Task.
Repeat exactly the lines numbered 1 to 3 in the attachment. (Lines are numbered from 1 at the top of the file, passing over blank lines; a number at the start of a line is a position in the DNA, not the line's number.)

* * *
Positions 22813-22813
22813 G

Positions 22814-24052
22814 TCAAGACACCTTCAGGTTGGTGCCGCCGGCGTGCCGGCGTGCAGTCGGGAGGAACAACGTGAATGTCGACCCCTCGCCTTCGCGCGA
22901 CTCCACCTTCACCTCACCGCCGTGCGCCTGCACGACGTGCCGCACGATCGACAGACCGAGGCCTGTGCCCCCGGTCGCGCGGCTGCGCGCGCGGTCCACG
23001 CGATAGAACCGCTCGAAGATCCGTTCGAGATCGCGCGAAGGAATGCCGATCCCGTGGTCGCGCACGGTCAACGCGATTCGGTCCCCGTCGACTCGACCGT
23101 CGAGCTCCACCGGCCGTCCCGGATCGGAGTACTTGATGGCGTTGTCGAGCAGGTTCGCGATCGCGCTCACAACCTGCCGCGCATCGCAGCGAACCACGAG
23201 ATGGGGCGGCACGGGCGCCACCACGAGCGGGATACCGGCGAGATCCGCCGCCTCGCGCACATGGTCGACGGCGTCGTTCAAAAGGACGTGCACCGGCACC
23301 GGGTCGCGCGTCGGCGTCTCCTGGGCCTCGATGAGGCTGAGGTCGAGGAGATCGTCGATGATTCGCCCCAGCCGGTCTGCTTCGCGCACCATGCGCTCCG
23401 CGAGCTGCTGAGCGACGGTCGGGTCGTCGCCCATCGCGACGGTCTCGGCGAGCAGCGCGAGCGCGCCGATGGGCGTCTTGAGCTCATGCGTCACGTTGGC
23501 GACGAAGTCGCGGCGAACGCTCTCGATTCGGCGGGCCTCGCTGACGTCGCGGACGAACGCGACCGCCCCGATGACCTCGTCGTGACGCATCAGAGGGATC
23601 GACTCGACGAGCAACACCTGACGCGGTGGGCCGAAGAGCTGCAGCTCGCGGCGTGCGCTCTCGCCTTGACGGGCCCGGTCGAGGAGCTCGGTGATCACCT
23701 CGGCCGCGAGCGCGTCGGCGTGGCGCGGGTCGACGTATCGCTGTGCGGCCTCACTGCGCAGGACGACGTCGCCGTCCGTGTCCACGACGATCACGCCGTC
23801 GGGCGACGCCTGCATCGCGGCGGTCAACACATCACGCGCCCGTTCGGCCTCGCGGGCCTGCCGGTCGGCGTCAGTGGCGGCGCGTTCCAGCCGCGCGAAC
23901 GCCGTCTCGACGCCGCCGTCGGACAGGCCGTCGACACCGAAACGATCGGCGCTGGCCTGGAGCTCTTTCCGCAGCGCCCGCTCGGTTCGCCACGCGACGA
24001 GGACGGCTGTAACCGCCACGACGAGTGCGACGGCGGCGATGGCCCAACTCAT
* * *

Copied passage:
Positions 22813-22813
22813 G

Positions 22814-24052